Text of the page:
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Policy: VIII.B.1

Issued: May 13, 2000

Owner: Director of Sponsored Programs

Latest Revision:

RESOLUTION OF CONFLICTS OF INTEREST AS THEY RELATE TO RESEARCH CONTRACTS

1.0 Purpose

This policy describes the general guidelines for resolving conflicts of interest as they relate to section five of the goldenrod Proposal Approval Sheet (SP-10) - to declared conflicts of interest, and not to hidden or undisclosed conflicts.

2.0 Policy [Top]

2.1 General

Principle Investigators should disclose any financial interests (including those involving the Investigator’s spouse, dependent children and other household members) that would reasonably appear to be affected by research or educational activities funded or proposed for funding by an external agency, or any interest in entities whose financial interests would reasonably appear to be directly and significantly affected by such activities.

Financial interests are defined as follows:

A financial interest (as defined above) is an involvement in any company or organization other than the sponsoring organization that might reasonably appear to be affected by the proposed research.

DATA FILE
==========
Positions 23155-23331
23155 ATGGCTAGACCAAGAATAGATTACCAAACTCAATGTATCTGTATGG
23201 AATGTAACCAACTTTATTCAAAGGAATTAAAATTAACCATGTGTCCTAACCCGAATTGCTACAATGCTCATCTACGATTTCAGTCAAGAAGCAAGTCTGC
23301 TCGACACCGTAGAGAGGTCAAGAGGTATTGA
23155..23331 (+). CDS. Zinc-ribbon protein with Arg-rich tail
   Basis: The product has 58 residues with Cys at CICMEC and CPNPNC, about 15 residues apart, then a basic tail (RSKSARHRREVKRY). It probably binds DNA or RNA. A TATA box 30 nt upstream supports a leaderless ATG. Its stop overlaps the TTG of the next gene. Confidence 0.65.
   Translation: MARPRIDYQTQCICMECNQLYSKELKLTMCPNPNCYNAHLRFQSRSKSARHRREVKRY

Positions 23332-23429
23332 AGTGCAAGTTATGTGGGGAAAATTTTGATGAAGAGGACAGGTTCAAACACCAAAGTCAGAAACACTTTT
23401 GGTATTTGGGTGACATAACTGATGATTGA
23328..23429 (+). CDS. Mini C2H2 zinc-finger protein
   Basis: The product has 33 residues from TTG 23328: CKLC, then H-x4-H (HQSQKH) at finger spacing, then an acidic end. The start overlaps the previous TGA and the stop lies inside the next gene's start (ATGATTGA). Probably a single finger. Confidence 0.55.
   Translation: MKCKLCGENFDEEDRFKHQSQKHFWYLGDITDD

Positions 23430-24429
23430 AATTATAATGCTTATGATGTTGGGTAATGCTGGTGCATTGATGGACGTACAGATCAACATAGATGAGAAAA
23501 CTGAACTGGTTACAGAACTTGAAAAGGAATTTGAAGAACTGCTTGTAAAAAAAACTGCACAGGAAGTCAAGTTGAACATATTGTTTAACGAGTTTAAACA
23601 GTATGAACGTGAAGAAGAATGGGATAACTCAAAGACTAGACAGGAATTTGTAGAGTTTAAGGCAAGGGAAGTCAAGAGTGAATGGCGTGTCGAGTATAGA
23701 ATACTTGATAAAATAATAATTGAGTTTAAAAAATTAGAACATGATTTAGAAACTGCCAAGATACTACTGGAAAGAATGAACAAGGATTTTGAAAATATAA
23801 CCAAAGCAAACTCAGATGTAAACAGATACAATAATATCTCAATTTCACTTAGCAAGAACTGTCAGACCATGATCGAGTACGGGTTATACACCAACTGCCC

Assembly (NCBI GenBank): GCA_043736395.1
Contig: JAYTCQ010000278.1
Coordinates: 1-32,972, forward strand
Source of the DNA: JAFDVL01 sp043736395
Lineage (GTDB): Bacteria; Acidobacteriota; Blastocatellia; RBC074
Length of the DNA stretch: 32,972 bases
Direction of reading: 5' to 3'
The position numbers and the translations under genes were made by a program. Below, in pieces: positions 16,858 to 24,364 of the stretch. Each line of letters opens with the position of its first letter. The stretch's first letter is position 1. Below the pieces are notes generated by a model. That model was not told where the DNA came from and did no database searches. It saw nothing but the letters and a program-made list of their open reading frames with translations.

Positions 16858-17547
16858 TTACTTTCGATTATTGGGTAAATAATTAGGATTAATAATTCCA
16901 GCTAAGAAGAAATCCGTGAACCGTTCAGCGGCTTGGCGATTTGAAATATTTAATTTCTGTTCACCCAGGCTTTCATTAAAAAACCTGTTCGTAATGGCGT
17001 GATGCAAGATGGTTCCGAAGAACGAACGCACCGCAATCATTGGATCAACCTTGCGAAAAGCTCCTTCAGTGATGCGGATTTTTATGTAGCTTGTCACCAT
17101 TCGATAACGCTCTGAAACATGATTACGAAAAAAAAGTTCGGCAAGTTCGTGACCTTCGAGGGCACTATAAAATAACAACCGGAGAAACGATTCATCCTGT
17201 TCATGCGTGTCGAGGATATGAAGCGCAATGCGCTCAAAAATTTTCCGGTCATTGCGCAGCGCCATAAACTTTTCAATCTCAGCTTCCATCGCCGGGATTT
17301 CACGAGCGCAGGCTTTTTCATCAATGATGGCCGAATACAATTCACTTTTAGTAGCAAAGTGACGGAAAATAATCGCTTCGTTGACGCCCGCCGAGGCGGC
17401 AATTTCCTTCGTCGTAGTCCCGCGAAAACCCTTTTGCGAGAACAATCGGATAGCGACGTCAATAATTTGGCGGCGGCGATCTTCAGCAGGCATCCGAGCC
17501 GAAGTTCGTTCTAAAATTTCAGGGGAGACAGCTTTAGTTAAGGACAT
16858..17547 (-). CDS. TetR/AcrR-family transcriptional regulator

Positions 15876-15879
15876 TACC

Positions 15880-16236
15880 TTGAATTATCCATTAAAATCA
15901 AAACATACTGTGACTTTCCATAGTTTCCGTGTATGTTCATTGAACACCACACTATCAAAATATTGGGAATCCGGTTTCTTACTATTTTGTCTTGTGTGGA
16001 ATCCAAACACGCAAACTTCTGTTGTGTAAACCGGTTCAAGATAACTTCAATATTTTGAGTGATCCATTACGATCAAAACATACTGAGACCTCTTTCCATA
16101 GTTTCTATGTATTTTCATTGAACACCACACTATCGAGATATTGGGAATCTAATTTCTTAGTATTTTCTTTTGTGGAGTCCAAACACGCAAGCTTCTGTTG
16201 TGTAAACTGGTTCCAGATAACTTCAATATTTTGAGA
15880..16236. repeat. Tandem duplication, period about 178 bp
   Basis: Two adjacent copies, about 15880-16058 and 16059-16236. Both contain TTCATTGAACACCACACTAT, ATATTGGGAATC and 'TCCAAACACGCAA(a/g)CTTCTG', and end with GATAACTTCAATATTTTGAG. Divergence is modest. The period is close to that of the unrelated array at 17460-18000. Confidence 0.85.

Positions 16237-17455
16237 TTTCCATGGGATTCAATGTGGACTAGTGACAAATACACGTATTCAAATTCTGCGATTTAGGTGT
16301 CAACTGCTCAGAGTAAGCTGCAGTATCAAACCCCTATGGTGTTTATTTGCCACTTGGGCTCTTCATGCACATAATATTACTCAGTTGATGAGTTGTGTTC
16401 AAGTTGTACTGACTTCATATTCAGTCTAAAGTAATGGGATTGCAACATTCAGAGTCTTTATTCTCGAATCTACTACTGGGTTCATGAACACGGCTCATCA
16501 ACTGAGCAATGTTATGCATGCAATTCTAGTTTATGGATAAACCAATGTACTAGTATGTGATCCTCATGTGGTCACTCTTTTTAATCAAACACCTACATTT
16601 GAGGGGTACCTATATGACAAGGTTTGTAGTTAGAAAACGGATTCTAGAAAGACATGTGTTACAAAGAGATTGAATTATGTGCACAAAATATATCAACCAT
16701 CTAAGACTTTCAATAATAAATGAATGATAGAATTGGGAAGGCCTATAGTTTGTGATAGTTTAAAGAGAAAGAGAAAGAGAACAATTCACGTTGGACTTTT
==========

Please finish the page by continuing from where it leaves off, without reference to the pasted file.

2.2 Exemption Clause

An employee’s receiving consulting or other income of over $10,000 per year from a firm that contracts with the University will not create a conflict of interest if the employee and members of his immediate family do not participate and have no authority to participate in the negotiation of the contract on behalf of the firm, and the employee either has no authority to or disqualifies himself from participating in negotiating the contract on behalf of the University.


2.3 Procedure for Reviewing and Resolving Conflict of Interest Issues 

The process of reviewing conflict of interest situations within the University system is as follows:

1. If a Principal Investigator acknowledges a possible conflict of interest, by answering “Yes” to question 5 on the goldenrod proposal approval sheet (SP-10), he/she should immediately disclose the potential conflict in a letter to his/her Department Chair, fill out a Statement of Economic Interests, and send it to the Assistant Vice President for Finance.